Indonesian Artists Launch Their Own British Invasion
Jakarta. The Frankfurt Book Fair that takes place in Germany in October this year is not the only time where Indonesia will step into the spotlight on an international stage. A month before the fair kicks off, a vibrant festival called “Discover Indonesia” will be held in three cities throughout the United Kingdom: London, Glasgow and Cardiff.
Billed as the largest showcase of Indonesian performing arts ever presented in the UK, “Discover Indonesia” is curated by Cryptic, a Glasgow-based producing art house with international recognition.
“I have always been struck by the variety and richness of Indonesian culture and heritage, much of which we rarely have an opportunity to experience here in the UK,” says Cathie Boyd, artistic director of Cryptic.
“In presenting ‘Discover Indonesia,’ we bring together under one umbrella event some of the most exciting creativity the region has to offer and in the process further develop this work and these important cultural links for future years.”
Together with a number of partner organizations, the diverse program, presented in all three cities, includes performances and works by visual artists, traditional dancers, theater performers and writers. With an emphasis on performing and visual arts, combining both traditional and contemporary formats, “Discover Indonesia” aims to explore opportunities for cross-cultural learning and international dialogue.
“’Discover Indonesia’ is [an] ambitious project, creating a relationship stretching from Glasgow, Cardiff, London and onto Indonesia,” says Leonie Bell, director of arts and engagement at Creative Scotland, the public body which supports the arts, screen and creative industries across all parts of the country.
Indonesian artists Jompet Kuswidananto and Jim Allen Abel will showcase their works “Grand Parade” and “Uniform Code,” respectively.
Jompet, born in 1976 in Yogyakarta, is no stranger to presenting his works abroad. After the success of his exhibition in Amsterdam, he will bring his “Grand Parade” — a unique spectacle of light, sound and movement — to the UK. One of Indonesia’s most talked-about artists of the past years, Jompet explores issues of Javanese cultural transformation as well as the Indonesian era of “Reformasi” — which came after the fall of the repressive Suharto regime.
Jim Allen Abel explores the idea of how a uniform is often used to obscure the existence of individuals and their distinctive roles in constituting a bigger entity. He became interested in the topic after conversations with his father, who as a teacher and therefore civil servant, gave up his individuality and merged with others to build a “civil servant corps.”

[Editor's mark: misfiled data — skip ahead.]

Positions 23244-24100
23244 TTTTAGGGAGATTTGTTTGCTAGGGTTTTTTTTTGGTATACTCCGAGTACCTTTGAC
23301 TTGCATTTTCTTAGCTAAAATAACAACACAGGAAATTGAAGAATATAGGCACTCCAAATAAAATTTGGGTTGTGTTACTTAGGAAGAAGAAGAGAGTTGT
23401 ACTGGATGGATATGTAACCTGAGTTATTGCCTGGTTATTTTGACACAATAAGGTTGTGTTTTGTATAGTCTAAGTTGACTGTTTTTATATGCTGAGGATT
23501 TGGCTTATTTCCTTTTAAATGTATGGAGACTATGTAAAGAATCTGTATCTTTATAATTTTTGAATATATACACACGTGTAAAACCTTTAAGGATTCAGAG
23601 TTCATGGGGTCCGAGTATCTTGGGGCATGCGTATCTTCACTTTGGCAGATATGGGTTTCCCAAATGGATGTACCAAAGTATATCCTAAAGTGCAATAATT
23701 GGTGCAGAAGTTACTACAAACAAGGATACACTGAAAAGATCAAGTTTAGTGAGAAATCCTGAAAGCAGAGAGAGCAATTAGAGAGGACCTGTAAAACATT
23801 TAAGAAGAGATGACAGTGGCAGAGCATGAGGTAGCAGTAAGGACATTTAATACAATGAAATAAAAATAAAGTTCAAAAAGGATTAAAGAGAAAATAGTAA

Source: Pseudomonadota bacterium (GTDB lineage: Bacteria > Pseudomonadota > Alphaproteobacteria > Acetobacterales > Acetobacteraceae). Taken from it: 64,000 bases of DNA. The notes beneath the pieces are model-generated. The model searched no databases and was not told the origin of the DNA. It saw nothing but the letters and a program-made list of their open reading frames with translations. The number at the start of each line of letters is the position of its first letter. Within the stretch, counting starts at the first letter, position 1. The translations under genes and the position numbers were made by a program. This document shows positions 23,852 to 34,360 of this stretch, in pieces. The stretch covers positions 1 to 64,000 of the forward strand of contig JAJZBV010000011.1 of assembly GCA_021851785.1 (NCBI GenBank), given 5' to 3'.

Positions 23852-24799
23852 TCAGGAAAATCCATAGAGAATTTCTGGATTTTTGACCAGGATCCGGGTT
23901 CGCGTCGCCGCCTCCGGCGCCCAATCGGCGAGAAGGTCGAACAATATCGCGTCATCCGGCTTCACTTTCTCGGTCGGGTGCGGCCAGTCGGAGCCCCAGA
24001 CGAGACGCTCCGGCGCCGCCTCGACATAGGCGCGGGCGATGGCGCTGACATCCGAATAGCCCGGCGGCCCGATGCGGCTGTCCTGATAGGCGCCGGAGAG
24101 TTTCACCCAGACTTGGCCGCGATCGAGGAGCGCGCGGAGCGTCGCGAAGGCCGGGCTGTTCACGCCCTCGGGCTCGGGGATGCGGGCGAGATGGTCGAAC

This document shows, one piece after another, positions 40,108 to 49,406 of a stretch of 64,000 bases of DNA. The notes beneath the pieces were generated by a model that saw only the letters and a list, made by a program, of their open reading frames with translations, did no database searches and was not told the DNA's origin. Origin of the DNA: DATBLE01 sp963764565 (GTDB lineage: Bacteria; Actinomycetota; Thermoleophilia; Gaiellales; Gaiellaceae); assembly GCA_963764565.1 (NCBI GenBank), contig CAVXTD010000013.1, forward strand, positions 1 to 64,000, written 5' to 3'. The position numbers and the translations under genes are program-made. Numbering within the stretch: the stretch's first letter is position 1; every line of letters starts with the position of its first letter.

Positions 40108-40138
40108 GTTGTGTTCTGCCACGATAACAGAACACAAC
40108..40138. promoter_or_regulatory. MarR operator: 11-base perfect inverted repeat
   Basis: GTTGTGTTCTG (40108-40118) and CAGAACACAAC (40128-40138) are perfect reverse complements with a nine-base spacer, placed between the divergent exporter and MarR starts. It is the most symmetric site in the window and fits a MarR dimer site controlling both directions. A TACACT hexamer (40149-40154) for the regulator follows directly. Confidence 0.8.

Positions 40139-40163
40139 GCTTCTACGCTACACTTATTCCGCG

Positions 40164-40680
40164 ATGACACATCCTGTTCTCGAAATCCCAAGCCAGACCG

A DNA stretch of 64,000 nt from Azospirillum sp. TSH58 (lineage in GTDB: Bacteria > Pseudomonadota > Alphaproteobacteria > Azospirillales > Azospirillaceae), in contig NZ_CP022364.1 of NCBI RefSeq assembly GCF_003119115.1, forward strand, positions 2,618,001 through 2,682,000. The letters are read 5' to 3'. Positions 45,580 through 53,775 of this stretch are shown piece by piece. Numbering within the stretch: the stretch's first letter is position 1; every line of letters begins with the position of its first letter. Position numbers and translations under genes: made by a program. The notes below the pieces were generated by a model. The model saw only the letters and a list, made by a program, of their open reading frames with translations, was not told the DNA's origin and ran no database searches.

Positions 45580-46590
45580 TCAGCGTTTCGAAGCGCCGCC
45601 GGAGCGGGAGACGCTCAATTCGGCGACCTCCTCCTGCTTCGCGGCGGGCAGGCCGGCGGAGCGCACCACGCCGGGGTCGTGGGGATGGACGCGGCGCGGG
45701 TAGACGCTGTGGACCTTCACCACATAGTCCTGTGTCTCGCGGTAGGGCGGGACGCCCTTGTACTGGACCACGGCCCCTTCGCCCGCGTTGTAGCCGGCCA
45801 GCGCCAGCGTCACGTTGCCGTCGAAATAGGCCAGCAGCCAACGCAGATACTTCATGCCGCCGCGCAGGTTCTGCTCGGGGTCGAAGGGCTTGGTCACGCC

Another highlight of “Discover Indonesia” is a performance by Yogyakarta’s renowned puppet theater Papermoon. Founded in 2006 by Maria Tri Sulistyani, or Ria, and Iwan Effendi, the creative duo have shown in their productions that puppet theater is more than just child’s play.
Not shying away from exploring controversial themes of Indonesia’s history, Papermoon’s productions are whimsical, yet bold, and always thought-provoking. Ria and Iwan try to engage with their audiences on-site and often perform on the spot at bus stops and local markets, as they strongly believe that their art form should be accessible to all different groups of people.
Papermoon will present “Mwathirika” during the Discover Indonesia festival, which tells the story of a family living in times of political turmoil, set against the backdrop of the anti-communist purge in Indonesia in 1965.
Writer and poet Goenawan Mohamad will also travel to the UK to be part of “Discover Indonesia” by joining several discussions. Music performances by Yogyakarta’s Senyawa and Kande from Aceh, as well as a film festival celebrating the work of independent film-maker and sound explorer Vincent Moon and a festival introducing Indonesia’s culinary treasures round off the program.
“I welcome the showcase and discovery of a broad range of cultures,” says Soryia Siddique of Glasgow City Council in anticipation of “Discover Indonesia.”
“Learning about cultures through art, music and food offers a unique way of embracing diversity and experiencing traditions and colourful cultures from across the globe. This festival offers us an exciting opportunity to experience what Indonesia has to offer, in all its color and variety.”
The post Indonesian Artists Launch Their Own British Invasion appeared first on The Jakarta Globe.